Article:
March 12, 2014
NGC 5033, a spiral galaxy in Canes Venatici
Image Credit & Copyright: R. Jay GaBany, Cosmotography
NGC 5033 is an unbarred spiral galaxy of more than 100,000 light-years across (about the same size as our own Milky Way), located some 43 million light-years away from Earth in the northern constellation of Canes Venatici (the Hunting Dogs). It is receding from us at approximately 875 kilometers per second.
The galaxy has a very bright nucleus and very pronounced but relatively faint spiral arms, in which we can see many massive, bright blue star clusters and pinkish star-forming regions. The image also reveals striking details of dust lanes winding near the galaxy’s bright core and spiral arms. Another striking feature is the significant warping in the southern half of the disk of this galaxy, what is probably the result of an ancient interaction with another galaxy.
NGC 5033 is a well-studied example of a Seyfert galaxy, a type of galaxy with an extremely bright nucleus that produces spectral line emission from highly ionized gas. The centers of Seyfert galaxies have active galactic nuclei (AGN), and usually contain supermassive black holes with masses between 10 and 100 million solar masses
The nucleus of NGC 5033 is also thought to contain a supermassive black hole. The bright emission seen in visible light (as well as other wavebands) is likely partially produced by the hot gas in the environment around this black hole. NGC 5033 has a core that is not only very bright, but also variable, and the bright nucleus and rotational center of the galaxy also seem to be slightly offset, suggesting NGC 5033 is the result of an ancient galaxy merger.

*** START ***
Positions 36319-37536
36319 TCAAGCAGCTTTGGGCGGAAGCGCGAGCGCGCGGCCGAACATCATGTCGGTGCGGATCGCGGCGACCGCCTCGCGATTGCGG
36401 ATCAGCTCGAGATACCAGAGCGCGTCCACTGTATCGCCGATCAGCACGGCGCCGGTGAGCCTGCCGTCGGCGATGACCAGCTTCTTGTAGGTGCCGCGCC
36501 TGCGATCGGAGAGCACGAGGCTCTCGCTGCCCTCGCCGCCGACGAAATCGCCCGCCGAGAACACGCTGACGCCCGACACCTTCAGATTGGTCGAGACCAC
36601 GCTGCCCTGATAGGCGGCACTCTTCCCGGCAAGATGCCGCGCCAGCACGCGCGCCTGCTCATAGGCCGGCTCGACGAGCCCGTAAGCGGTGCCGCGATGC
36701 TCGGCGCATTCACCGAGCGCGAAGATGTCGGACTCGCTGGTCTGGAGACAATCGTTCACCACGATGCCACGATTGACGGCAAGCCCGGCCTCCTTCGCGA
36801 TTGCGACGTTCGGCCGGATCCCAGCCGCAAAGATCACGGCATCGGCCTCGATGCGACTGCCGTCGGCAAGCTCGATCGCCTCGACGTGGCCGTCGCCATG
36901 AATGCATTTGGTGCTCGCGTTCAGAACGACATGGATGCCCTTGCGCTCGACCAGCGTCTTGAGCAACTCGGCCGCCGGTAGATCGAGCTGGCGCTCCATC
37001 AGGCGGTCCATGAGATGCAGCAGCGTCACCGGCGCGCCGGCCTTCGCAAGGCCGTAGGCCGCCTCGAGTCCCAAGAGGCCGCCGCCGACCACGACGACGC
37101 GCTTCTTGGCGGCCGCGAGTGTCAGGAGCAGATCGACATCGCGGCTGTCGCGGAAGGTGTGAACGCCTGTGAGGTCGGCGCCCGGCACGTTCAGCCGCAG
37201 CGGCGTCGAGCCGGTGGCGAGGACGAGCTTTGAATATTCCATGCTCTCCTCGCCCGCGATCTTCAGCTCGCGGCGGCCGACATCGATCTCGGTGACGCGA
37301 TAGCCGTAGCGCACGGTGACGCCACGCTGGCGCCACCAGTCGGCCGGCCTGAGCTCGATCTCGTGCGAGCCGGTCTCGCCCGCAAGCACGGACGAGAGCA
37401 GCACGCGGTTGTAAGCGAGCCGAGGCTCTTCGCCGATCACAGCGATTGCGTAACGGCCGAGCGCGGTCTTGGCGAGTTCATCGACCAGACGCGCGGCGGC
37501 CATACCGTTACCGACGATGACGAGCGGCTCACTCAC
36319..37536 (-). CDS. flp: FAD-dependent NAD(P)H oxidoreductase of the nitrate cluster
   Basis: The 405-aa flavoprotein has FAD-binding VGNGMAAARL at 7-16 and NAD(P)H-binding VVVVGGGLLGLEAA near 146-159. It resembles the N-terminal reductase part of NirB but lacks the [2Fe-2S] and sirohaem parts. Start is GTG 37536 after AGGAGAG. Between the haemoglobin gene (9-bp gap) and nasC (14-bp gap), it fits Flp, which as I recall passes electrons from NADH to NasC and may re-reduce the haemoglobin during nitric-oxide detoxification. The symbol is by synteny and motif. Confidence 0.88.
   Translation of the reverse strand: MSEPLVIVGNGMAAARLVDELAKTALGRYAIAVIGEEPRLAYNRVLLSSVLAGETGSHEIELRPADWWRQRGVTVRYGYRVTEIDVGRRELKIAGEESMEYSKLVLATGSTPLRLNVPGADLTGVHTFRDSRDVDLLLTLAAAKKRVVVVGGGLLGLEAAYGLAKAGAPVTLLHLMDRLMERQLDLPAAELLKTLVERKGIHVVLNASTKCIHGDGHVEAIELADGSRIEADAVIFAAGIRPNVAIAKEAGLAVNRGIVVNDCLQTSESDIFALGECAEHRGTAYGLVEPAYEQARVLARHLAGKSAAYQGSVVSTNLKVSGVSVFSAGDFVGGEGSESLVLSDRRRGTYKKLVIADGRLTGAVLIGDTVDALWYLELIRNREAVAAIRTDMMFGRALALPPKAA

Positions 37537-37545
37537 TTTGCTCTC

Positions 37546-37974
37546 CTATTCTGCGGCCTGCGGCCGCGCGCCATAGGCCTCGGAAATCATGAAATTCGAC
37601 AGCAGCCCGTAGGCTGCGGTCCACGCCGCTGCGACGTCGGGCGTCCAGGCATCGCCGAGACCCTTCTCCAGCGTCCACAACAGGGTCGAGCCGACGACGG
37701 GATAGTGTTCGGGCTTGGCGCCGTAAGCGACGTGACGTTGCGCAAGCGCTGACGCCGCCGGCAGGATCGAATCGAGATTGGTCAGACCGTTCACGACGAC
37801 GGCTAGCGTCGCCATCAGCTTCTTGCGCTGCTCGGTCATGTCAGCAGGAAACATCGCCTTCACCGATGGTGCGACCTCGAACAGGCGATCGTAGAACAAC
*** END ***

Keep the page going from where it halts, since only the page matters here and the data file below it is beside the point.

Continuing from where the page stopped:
NGC 5033 and the nearby, also large spiral galaxy NGC 5005 comprise a physical galaxy pair. Both weakly influence each other gravitationally, but they are not yet close enough to each other to be distorted by the tidal forces of the gravitational interaction.
Three supernovae have been discovered in NGC 5033, designated SN 1985L (a Type II), SN 2001gd (a type IIb) and SN 1950C (type unknown).
A Type II supernova results from the rapid collapse and violent explosion of a massive star. A star must have at least 8 times, and no more than 40–50 times the mass of the Sun for this type of explosion. It is distinguished from other types of supernova by the presence of hydrogen in its spectrum.
There exist several categories of Type II supernova explosions. A Type IIb supernova has a weak hydrogen line in its initial spectrum. However, later on the hydrogen emission becomes undetectable, and there is also a second peak in the light curve that has a spectrum which more closely resembles a Type Ib supernova. The progenitor could have been a giant star which lost most of its hydrogen envelope due to interactions with a companion in a binary system, leaving behind the core that consisted almost entirely of helium.
The galaxy’s relatively large size and relatively high surface brightness make it an object that can be viewed and imaged by amateur astronomers.